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Review of the World Championships - 2 teams tell it their way

World Road Championships  - Salzburg, Austria, September 2006



Australian women's cycling coach, Warren McDonald, says he is excited about the team's prospects heading towards the Beijing Olympics after Oenone Wood finished sixth in the women's 132 kilometres road race today at the World Championships in Salzburg, Austria.

"I think it was a very exciting race and I think for Oenone to be there in the last 12 that's exciting for us because we haven't had many riders who could get to the end of a very hard World Championships and be competitive," said McDonald.

The race was won by Dutch 19 year old Marianne Vos in a time of 3hr20min26sec. The teenager has had a phenomenal season claiming the U23 European and Dutch elite road titles as well as the cyclocross World Championship gold medal. She outsprinted Germany's Trixi Worrack, 24, with 2006 World Cup Champion, Nicole Cooke, 23, from Great Britain third.

Twelve riders eventually formed the leading group to challenge for the medals with Germany and Switzerland boasting three riders each in the lead group. The Netherlands and Austria had two each leaving Wood outnumbered over the final kilometres to the finish.

"She had to pick the riders who were going to make the race and to her credit got to the line and maybe didn't have the legs at the finish," said McDonald. "But I think it's a good sign coming off a very important Commonwealth Games year that at the end of the year (she was up there)."

Wood, who turns 26 on Sunday 24th September, is a two time World Cup Series champion (2004 and 2005), bronze medallist at last year's World Championships, gold and bronze medallist at this year's Commonwealth Games and held the number one world ranking for most of 2005. She also played a key role along with Olivia Gollan, in the team work displayed by the Australians which secured the gold medal for Sara Carrigan at the Athens Olympic Games.

Wood was herself supported today by a strong Australian team made up of Gollan, Helen Kelly, Katherine and Natalie Bates and Emma Rickards and says, although she put herself in the best position to win today and if it had played out slightly differently she might have been on the podium, it was not to be.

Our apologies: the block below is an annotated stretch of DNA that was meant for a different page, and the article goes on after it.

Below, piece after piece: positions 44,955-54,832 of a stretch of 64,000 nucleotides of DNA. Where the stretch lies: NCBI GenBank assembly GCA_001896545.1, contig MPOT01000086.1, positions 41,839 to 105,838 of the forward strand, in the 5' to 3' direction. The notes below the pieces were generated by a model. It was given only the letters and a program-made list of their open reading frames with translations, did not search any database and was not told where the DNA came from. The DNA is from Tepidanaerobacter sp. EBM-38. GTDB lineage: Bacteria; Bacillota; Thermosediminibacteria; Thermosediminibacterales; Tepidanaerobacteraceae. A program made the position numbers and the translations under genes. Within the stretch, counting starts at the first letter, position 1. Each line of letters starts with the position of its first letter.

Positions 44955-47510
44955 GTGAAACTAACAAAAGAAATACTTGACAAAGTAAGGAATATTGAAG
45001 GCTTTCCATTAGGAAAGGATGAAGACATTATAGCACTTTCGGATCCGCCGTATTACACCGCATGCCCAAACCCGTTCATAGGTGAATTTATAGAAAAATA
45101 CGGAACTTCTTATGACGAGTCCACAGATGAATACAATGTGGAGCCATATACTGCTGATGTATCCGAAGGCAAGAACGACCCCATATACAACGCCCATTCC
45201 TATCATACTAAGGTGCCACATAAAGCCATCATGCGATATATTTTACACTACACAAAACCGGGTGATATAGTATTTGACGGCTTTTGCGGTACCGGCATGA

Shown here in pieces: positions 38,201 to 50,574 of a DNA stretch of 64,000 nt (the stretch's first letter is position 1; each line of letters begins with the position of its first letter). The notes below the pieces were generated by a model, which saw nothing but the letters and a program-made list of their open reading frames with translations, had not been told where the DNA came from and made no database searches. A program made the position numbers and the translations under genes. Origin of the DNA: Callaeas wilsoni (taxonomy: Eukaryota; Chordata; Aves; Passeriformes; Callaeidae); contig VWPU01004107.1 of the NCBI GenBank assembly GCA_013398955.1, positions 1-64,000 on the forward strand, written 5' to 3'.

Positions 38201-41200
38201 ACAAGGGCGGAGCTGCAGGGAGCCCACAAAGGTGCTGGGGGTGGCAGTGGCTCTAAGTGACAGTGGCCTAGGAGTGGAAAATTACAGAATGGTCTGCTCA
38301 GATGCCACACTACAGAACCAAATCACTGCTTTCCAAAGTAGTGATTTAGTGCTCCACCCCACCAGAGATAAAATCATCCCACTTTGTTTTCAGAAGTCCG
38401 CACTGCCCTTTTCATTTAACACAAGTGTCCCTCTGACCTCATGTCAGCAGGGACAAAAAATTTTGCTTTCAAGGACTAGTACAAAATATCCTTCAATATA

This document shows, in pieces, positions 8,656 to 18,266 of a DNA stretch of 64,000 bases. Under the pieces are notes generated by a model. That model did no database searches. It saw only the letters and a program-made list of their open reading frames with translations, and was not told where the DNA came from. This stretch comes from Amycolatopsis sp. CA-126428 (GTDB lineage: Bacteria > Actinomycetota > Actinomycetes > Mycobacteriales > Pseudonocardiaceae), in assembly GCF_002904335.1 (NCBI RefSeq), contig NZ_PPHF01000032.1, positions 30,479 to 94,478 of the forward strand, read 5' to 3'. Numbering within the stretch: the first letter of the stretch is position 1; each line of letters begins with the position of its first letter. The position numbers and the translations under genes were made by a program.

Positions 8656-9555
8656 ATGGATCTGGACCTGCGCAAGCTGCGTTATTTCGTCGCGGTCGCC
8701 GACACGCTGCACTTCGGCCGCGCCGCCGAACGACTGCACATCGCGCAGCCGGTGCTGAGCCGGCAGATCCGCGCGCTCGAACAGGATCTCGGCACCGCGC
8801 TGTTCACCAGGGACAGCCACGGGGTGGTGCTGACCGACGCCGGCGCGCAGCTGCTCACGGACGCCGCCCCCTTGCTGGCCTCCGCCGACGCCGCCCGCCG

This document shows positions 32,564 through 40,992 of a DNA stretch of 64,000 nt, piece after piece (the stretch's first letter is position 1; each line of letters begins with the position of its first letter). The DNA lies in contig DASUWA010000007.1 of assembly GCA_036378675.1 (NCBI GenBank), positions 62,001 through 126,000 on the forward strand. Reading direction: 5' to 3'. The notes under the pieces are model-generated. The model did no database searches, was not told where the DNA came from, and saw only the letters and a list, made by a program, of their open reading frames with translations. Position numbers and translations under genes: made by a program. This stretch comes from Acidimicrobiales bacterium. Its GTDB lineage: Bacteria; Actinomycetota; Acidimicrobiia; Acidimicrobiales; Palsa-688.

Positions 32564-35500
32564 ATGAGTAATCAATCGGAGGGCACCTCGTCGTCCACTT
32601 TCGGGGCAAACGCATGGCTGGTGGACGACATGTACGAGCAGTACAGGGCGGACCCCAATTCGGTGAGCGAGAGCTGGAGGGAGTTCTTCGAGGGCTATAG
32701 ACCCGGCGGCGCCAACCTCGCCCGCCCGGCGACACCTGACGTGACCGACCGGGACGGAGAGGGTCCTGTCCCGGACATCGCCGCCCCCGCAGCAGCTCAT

"The girls looked after me in the first four laps of the race and made sure I was safe, in good position and had everything that I needed," said Wood. "They did a really fantastic job and then it was up to me.

"I gave them everything I could and I did my best but I just didn't have it at the finish," explained Wood who chose her tactics well to stay with the leaders but began suffering cramps in the last few kilometres. 

"There were just too many attacks and I'd just had it by the time I got to the line.

"I'm still happy with the way we rode today,
" she said. "I think we did a really good job and I'd like to thank the girls for putting their faith in me.

McDonald doesn't see any reason for Wood or the team to be disappointed however because he had slated the period after the Commonwealth Games as the time to experiment and rebuild.

"Oenone had a three week block (off the bike) in August and I think it got her here in strong form - maybe not super form," said McDonald, who says all the Commonwealth Games riders needed a break mid season to recharge after such an early peak in the season. "No excuses but we're trying things now that will help us for next year's World Championships and Beijing and we're getting very close to knowing how to do it for the next two years.

"A number of (our women) riders are changing teams and that's exciting for Australian cycling that quite a few of riders will have a better situation with (professional) teams that will support them to race well at World Championships and to try and qualify for Beijing," McDonald explained. "So for me when we get down to three riders in Beijing Australia will, as we did in Athens, back up with three very strong riders and do that again in Beijing.

"I'm excited for the future.